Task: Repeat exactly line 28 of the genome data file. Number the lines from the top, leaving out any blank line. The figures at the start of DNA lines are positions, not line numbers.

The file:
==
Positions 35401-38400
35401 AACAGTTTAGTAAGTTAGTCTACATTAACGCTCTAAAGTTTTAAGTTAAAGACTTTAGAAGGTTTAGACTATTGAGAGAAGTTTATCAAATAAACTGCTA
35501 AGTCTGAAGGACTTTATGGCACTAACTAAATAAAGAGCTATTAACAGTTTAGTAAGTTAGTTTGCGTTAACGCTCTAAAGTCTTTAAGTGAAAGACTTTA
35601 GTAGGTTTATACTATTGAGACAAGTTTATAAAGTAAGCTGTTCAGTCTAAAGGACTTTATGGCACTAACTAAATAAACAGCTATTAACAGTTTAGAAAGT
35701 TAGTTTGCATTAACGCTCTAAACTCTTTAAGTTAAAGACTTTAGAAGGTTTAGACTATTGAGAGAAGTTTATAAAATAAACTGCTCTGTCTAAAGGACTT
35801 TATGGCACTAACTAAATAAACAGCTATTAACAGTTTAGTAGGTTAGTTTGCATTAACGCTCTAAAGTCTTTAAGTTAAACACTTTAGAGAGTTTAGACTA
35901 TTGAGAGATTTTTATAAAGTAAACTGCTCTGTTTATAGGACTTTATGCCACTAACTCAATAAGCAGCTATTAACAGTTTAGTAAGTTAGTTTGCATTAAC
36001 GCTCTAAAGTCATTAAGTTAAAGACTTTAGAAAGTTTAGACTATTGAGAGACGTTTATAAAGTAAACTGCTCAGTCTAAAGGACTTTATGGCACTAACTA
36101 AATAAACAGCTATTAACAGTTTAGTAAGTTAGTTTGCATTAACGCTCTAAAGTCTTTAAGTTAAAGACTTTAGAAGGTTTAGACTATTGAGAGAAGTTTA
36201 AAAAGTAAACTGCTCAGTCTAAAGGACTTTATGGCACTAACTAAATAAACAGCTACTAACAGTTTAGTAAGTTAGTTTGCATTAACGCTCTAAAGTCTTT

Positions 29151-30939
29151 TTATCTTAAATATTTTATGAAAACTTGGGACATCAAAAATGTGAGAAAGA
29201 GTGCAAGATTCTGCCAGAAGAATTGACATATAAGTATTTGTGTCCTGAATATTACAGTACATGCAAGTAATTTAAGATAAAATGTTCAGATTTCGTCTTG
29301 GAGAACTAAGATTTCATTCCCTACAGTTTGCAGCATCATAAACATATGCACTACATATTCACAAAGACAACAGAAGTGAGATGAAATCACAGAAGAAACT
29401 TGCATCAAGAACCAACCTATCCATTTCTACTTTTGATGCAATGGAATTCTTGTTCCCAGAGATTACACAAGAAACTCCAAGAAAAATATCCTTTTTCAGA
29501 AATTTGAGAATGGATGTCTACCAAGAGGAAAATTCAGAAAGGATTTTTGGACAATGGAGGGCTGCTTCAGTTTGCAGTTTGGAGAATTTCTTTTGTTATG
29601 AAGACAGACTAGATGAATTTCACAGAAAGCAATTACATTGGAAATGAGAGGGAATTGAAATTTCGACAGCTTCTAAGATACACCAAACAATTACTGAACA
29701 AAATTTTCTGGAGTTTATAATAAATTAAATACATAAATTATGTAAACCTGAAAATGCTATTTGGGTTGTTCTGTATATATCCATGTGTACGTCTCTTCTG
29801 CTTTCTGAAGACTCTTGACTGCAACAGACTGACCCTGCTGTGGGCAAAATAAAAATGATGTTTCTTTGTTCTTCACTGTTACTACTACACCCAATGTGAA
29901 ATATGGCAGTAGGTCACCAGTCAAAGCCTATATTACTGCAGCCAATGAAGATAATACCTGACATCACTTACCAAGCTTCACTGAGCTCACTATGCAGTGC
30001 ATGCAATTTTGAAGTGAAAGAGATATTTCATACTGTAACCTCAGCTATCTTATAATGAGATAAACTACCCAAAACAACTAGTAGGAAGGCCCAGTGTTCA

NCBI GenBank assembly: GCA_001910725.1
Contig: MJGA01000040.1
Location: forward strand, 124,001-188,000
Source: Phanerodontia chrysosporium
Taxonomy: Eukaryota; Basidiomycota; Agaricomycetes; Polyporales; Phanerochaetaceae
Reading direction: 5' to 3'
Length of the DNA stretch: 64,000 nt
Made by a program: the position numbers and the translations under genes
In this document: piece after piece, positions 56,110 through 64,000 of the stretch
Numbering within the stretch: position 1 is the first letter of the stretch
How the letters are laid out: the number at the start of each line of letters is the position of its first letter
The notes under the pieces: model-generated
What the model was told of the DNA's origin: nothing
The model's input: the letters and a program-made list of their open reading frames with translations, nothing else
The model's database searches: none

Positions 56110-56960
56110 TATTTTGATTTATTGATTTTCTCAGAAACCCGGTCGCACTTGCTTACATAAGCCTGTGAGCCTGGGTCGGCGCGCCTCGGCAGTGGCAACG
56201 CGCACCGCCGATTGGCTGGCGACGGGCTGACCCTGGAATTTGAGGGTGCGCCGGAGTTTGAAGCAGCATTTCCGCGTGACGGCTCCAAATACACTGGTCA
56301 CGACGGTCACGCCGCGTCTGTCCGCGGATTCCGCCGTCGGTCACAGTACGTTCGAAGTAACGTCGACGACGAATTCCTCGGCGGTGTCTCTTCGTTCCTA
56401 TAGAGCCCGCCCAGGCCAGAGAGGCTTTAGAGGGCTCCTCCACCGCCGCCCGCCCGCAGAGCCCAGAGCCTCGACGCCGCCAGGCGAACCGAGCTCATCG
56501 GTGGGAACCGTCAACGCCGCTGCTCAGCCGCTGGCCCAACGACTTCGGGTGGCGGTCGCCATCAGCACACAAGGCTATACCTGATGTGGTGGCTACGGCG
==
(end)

Length of the DNA stretch: 64,000 nt